During the first few weeks, iodine-131 was the main contributor to the dose, via ingestion of milk (Ma91). Infant thyroid doses generally ranged from 1 to 20 mSv in Europe, from 0.1 to 5 mSv in Asia, and were about 0.1 mSv in North America. Adult thyroid doses were lower by a factor of about 5 (UN88).

Later on, caesium-134 and caesium-137 were responsible for most of the dose, through external and internal irradiation (Ma89). The whole-body doses received during the first year following the accident generally ranged from 0.05 to 0.5 mSv in Europe, from 0.005 to 0.1 mSv in Asia, and of the order of 0.001 mSv in North America. The total whole-body doses expected to be accumulated during the lifetimes of the individuals are estimated to be a factor of 3 greater than the doses received during the first year (UN88).

In summary, a large number of people received substantial doses as a result of the Chernobyl accident:

  • Liquidators - Hundreds of thousands of workers, estimated to amount up to 800,000, were involved in clean-up operations. The most exposed, with doses of several grays, were the workers involved immediately after the beginning of the accident and the scientists who have performed special tasks in the sarcophagus. The average doses to liquidators are reported to have ranged between 170 mSv in 1986 and 15 mSv in 1989.

  • Evacuees - More than 100,000 persons were evacuated during the first few weeks following the accident. The evacuees were exposed to internal irradiation arising from inhalation of radioiodines, especially iodine-131, and to external irradiation from radioactivity present in the cloud and deposited on the ground. Thyroid doses are estimated to have been, on average, about 1 Sv for small children under 3 years of age and about 70 mSv for adults. Whole-body doses received from external irradiation prior to evacuation from the Ukrainian part of the 30-km zone showed a large range of variation with an average value of 15 mSv.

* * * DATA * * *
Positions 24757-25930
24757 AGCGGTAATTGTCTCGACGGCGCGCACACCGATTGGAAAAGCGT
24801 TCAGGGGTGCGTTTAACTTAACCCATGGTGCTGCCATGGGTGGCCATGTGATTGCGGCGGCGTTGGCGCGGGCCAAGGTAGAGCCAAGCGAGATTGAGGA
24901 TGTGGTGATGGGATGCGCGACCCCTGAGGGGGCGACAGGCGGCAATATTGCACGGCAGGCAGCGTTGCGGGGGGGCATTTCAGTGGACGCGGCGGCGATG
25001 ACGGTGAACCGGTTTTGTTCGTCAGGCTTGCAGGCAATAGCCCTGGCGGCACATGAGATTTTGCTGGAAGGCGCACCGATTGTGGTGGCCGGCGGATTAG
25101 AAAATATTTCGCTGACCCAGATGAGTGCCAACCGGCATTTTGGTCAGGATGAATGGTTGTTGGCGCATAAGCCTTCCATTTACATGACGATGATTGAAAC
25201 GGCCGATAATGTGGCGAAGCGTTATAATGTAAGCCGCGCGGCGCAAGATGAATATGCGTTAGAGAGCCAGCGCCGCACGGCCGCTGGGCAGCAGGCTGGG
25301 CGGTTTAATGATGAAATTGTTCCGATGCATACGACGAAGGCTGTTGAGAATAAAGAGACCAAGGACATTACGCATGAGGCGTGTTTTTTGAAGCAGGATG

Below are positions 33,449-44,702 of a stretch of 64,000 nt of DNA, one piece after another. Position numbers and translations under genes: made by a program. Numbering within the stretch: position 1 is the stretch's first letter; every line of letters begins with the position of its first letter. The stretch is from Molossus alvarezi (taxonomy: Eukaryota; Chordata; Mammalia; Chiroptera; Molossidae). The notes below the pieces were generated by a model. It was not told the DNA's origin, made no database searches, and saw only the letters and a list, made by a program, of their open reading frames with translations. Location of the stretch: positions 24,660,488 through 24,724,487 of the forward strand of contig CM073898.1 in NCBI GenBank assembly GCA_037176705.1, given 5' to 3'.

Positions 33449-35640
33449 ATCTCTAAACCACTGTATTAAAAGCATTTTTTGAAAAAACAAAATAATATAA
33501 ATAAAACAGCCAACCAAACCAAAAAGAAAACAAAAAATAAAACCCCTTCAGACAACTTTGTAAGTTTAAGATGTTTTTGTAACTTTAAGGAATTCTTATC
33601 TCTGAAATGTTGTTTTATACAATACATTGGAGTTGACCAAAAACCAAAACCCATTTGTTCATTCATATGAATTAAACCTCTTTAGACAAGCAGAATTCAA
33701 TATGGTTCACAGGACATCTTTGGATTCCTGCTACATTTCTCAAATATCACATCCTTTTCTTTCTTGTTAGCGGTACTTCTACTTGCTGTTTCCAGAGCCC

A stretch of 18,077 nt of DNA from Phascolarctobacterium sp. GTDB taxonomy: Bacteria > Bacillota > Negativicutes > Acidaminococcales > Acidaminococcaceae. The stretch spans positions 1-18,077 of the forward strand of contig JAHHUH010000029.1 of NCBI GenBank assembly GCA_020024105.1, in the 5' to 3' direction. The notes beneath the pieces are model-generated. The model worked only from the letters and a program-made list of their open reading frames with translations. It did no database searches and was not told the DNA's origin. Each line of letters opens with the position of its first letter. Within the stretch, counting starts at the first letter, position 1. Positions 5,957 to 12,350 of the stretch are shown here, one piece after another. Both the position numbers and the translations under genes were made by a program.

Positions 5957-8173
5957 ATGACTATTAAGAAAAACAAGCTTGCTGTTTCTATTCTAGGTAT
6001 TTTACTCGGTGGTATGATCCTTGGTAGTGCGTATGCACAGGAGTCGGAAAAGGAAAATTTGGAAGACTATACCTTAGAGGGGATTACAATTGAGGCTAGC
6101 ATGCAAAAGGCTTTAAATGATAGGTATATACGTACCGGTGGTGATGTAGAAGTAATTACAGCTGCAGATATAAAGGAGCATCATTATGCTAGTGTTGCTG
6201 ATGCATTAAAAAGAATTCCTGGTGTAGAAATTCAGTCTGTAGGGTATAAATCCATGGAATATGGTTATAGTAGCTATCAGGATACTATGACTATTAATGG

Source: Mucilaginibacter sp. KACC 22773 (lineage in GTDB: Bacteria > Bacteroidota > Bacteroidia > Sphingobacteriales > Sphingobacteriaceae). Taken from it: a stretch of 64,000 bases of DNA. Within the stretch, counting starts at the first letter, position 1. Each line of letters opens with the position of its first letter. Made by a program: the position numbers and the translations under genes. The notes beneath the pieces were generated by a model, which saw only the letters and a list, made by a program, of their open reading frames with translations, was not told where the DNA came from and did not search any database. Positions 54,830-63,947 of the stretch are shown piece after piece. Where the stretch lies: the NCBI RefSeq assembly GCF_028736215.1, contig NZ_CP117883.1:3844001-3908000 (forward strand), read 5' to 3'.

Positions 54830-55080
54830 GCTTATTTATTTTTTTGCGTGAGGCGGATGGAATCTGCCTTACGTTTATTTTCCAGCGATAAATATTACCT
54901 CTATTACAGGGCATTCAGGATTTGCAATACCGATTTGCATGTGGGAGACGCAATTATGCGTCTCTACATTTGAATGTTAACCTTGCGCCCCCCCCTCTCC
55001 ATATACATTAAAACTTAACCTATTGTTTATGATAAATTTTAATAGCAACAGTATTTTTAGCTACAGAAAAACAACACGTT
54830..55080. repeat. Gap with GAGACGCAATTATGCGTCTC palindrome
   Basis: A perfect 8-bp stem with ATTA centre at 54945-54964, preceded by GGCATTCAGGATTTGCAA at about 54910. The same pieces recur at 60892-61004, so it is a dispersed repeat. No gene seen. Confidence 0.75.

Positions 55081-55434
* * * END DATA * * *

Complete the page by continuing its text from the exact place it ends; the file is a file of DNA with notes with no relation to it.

• People living in contaminated areas of the former Soviet Union - About 270,000 people live in contaminated areas with caesium-137 deposition levels in excess of 555 kBq/m2. Thyroid doses, due mainly to the consumption of cow's milk contaminated with iodine-131, were delivered during the first few weeks after the accident; children in the Gomel region of Belarus appear to have received the highest thyroid doses with a range from negligible levels up to 40 Sv and an average close to 1 Sv for children aged 0 to 7. Because of the control of foodstuffs in those areas, most of the radiation exposure since the summer of 1986 is due to external irradiation from the caesium-137 activity deposited on the ground; the whole-body doses for the 1986-1989 time period are estimated to range from 5 to 250 mSv with an average of 40 mSv. In areas without food control, there are places, such as the Rovno region of Ukraine, where the transfer of caesium137 from soil to plant is very high, resulting in doses from internal exposure being greater than those from external exposure.

  • Populations outside the former Soviet Union - The radioactive materials of a volatile nature (such as iodine and caesium) that were released during the accident spread throughout the entire northern hemisphere. The doses received by populations outside the former Soviet Union were relatively low, and showed large differences from one country to another depending mainly upon whether rainfall occurred during the passage of the radioactive cloud.